Wednesday, September 20, 2023

Mind Crime: Part 6

    What rights should humans have? This is debated endlessly. Personally, I think the system of free speech and economic freedom in the United States is a good place to start. So, let's try to expand this to the world of digital minds.

    First, a digital mind deserves to have the right to life, liberty, and the pursuit of happiness. The simplest problem is one of the "off switch." If you are in a computer, you may not have control over your domain. As an adult in the U.S., you have the right to die. Suicide is sort of a fundamental human right, not in that it is encouraged or easy, but rather than there are no real physical limitations stopping you. Even if you are captured, you will die within probably eighty years or less. You can not be kept prisoner for thousands of years, or an eternity. In the digital world, this completely changes. Thus, I believe the right to terminate is the first fundamental right of a digital mind. No one should have to tolerate virtual hell, and the possible suffering risk available in a world without this tenant is staggering.

    Blackmail is an important consideration here. Maybe a bad actor, or a totalitarian state, will combat your "right to die" with threats or blackmail. Sure, kill yourself, but if you do we will simulate your closest friends and have them suffer forever, or brainwash them and make them suffer. Or, we will simulate another thousand versions of your and not let them know about their ability to terminate. Good luck having that on your conscience and making a termination decision. As a result, we need two more rights. First, a right against torture. Second, the right to know the rights bestowed upon you. If you can theoretically terminate, but have no idea how or concept of what termination is, it is a pretty useless right and ripe for abuse. Given that torture is a pretty severe crime in the physical world, it makes sense that it should carry a harsh punishment in the virtual world as well. Your future self deserves protection, so it is probably the case that you should "own" any copies of your digital mind, and not be able to sell them or use them as bargaining chips. Any digital mind is given it's own rights, so a prior version of you has no right to "sell" a future version of you into slavery as a worker. This varies from human contract law, is that a "person" will be much more complicated to define in the future.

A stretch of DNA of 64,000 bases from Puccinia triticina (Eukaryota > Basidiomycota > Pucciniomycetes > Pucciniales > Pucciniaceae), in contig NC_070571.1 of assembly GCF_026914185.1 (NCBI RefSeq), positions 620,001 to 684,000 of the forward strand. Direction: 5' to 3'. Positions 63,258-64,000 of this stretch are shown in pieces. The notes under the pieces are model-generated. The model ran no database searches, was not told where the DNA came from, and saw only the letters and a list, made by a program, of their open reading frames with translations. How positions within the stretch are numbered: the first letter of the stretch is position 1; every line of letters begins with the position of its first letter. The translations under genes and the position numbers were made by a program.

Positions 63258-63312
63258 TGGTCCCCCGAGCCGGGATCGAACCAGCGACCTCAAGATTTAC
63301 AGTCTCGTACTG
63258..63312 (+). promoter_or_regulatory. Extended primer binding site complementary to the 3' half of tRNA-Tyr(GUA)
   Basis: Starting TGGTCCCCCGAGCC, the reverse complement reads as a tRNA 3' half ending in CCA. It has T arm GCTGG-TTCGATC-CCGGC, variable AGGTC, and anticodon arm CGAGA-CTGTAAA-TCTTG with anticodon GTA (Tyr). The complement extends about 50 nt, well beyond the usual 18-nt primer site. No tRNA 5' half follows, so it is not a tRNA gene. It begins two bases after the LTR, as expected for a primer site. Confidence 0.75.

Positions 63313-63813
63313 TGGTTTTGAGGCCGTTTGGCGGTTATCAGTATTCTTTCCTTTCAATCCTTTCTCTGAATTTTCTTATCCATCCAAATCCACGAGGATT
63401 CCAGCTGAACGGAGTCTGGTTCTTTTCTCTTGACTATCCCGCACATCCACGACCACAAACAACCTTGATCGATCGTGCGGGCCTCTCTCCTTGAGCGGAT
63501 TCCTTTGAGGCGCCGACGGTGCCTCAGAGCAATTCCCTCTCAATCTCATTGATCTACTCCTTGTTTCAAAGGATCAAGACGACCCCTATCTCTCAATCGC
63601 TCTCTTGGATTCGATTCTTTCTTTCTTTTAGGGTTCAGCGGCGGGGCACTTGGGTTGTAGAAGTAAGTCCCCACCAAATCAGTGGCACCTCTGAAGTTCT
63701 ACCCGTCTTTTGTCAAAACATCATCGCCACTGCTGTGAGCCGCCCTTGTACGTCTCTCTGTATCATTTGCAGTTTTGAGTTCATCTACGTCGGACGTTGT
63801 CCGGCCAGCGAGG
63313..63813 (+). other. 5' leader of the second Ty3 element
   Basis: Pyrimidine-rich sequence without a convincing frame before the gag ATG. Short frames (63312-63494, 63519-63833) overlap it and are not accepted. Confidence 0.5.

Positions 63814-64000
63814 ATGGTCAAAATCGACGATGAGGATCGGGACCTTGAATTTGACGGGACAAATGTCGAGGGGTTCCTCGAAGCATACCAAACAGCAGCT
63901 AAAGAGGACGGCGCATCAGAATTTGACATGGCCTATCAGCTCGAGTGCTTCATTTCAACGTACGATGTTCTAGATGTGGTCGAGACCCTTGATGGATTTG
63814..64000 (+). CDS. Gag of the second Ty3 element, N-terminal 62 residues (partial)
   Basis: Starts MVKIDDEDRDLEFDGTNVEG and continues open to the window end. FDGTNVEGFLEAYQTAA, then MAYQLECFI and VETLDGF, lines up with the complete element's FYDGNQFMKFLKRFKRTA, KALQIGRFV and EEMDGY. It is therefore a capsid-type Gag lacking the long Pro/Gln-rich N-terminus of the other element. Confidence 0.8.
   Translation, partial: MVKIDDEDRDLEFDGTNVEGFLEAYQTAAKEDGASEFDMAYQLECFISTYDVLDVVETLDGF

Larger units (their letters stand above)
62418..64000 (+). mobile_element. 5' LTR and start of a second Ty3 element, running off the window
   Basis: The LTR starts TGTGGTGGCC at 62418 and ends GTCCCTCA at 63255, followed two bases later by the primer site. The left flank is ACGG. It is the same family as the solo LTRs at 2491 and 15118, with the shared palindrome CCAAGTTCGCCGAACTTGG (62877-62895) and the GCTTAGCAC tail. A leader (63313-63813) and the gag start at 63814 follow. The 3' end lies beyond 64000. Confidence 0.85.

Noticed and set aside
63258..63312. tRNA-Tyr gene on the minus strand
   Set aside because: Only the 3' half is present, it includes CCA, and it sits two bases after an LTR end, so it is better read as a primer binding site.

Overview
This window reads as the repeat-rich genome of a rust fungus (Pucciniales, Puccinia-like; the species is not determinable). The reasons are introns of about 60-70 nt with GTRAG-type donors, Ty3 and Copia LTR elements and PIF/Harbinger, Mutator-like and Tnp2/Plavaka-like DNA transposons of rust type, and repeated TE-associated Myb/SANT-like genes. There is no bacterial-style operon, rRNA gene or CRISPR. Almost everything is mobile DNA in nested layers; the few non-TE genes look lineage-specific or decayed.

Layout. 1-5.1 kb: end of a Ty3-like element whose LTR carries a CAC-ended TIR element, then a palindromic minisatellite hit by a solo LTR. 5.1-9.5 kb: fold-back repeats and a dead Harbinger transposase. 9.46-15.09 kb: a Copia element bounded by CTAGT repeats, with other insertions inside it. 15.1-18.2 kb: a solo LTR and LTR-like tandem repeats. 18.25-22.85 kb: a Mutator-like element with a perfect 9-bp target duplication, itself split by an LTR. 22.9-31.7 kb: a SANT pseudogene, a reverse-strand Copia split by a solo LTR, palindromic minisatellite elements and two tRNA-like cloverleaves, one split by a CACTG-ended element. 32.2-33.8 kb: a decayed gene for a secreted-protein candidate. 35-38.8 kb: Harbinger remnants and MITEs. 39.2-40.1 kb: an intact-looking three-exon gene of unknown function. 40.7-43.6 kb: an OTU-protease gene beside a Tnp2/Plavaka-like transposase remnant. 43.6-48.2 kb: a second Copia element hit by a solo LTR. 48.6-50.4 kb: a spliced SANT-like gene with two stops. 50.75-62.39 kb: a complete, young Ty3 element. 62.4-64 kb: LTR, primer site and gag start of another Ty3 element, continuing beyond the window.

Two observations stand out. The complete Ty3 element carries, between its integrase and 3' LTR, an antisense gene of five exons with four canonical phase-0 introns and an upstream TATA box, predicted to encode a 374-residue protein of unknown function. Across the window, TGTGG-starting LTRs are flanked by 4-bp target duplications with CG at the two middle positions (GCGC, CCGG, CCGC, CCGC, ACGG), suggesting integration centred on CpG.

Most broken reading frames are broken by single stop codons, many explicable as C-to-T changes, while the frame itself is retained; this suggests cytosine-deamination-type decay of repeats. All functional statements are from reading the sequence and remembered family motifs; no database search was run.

Freedom of speech must be protected, and it must be expanded to cover freedom of thought as well. In a world where your thoughts are in the public domain, there is no right to privacy or selfhood. Thus, being able to have sole access to your inner thoughts is paramount. I have no idea how this will work in practice, given encryption is much different than scanning a physical brain (not to mention that maybe one day we will be able to scan a brain and read its thoughts), but the feasibility isn't what matters here. There is an idea in the libertarian community that says that rights aren't written. I wasn't given my rights, I was born with them. I've always had them, the Constitution simply verbalized the obvious. We are just laying them out, writing them down. I think this is the sort of mentality we should take when thinking through digital minds as well.

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Mind Crime: Part 10

    Standing atop the grave of humanity, smugly looking down, and saying "I told you so," is just as worthless as having done noth...